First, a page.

Research Article | Open Access
Nurilign Abebe Moges, Habtamu Mellie Bizuayehu, "Sexual Behavior of Perinatally Infected Youth in Northwest Ethiopia: Implication for HIV Prevention Strategy", AIDS Research and Treatment, vol. 2018, Article ID 1573845, 6 pages, 2018. https://doi.org/10.1155/2018/1573845
Sexual Behavior of Perinatally Infected Youth in Northwest Ethiopia: Implication for HIV Prevention Strategy
Background. The major mode of HIV transmission in many resource-limited settings is via heterosexual intercourse, but the primary risk factor for youth is primarily through perinatal infection. With the maturing of the HIV epidemic, youth who acquired the virus perinatally are now reaching adolescence and becoming young adults. There is a paucity of data on the sexual practices of perinatally infected youth in Ethiopia. Methods. This a cross-sectional study among 343 HIV positive youths receiving HIV care and treatment in the two hospitals in northwest Ethiopia. A self-administered questionnaire was administered among those who were able to read and write, and the questionnaire was administered by a trained study team member for those who were illiterate. Data were entered using Epi data version 3.5 and analyzed using SPSS. Sexual behaviors of the two groups were compared using bivariate logistic regression and the significant ones were further analyzed using multivariate logistic regression. Statistical significance was declared at 95% confidence interval and P-value less than 0.05. Result. About (63.3%) were females, and 177 (51.6%) were between 20 and 24 years of age. The modes of HIV acquisition were 133 (35%) through perinatal HIV infection, 120 (35%) through sexual contact, 27 (7.9%) through exposure to HIV infected sharp materials, and 63 (18.4%) unsure how they acquired HIV. More than half 155 (59.3%) had multiple sexual partners, and 50 (63.3%) of their sexual partners were HIV negative. Among those who were sexually active, only 77 (56.2%) use a condom consistently. Conclusions. More children who acquired HIV from their mothers are joining the youth population. Their sexual behavior is similar to those youth with behaviorally acquired HIV. There is significant risky sexual behavior among both groups. There is great urgency to effectively address the HIV the prevention strategy to break the cycle of “transgenerational” infection.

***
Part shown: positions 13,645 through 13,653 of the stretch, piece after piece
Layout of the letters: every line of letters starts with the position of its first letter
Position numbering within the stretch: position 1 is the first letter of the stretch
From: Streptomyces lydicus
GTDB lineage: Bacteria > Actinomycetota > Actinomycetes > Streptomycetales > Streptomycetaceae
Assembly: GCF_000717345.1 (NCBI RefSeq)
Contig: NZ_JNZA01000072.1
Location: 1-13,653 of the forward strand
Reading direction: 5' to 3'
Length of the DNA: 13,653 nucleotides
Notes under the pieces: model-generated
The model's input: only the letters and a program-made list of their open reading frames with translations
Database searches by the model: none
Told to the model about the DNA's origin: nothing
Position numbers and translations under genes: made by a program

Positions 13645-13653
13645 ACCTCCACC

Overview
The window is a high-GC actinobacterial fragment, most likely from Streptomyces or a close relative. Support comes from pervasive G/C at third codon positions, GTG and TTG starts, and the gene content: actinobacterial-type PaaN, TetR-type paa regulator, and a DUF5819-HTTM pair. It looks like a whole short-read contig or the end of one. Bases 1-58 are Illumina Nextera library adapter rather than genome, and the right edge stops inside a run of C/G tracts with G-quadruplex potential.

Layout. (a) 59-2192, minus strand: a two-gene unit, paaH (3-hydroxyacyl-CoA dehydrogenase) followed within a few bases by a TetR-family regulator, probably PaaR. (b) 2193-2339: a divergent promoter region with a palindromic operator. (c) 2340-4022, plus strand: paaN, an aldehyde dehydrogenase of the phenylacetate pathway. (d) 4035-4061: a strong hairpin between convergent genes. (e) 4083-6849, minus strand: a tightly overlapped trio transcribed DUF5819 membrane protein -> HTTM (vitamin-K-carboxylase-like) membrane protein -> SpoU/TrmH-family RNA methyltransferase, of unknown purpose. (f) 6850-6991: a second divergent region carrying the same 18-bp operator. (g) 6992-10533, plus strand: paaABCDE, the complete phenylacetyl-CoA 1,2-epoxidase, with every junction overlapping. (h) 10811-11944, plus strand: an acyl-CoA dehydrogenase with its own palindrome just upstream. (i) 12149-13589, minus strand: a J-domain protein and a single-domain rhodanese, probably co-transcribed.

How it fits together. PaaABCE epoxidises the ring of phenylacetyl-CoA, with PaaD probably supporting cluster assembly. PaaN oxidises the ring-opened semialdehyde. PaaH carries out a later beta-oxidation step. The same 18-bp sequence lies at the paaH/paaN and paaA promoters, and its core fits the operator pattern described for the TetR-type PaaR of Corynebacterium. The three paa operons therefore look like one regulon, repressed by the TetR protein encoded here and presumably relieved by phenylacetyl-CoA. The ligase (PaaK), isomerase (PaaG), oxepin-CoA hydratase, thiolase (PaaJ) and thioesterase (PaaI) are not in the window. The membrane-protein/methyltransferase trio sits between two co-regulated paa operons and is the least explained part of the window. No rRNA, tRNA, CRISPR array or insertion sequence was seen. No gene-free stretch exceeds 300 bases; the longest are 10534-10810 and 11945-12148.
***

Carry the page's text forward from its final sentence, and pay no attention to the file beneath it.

Globally, there were a total of 36.7 million (30.8 million-42.9 million) people living with Human Immunodeficiency Virus (HIV) with an estimate of 5000 new infections daily. Among these, 64% are from sub-Saharan Africa, and 37% of new infections are among young people aged 15–24 years . In Ethiopia, new HIV infections are increasing; in 2016 there were 30,000 (19,000–41,000) compared to 2010 when there was an estimate of 23,000 (16,000–31,000) infections, thus reverting to the peak of the epidemic in 2005 when an estimate of 30,000 (23,000–39,000) new infections was reported . In eastern and southern Africa, young women aged 15–24 years accounted for 26% of new HIV infections in 2016 despite making up just 10% of the population . These surveillance data indicate that youths remain at risk of HIV in this region. It has been more than 33 years since HIV was noted for the first time in 1984 in Ethiopia . Most HIV infections in Ethiopia are the result of heterosexual intercourse and currently the percentage of young females age 15–24 who have had their sexual debut before age of 15 has decreased from 16% in 2005 and 11% in 2011 to 9% in 2016 . Currently, there are 710, 000 (570,000–880,000) living with HIV in Ethiopia, and 61% of adults and 35% of children are on treatment .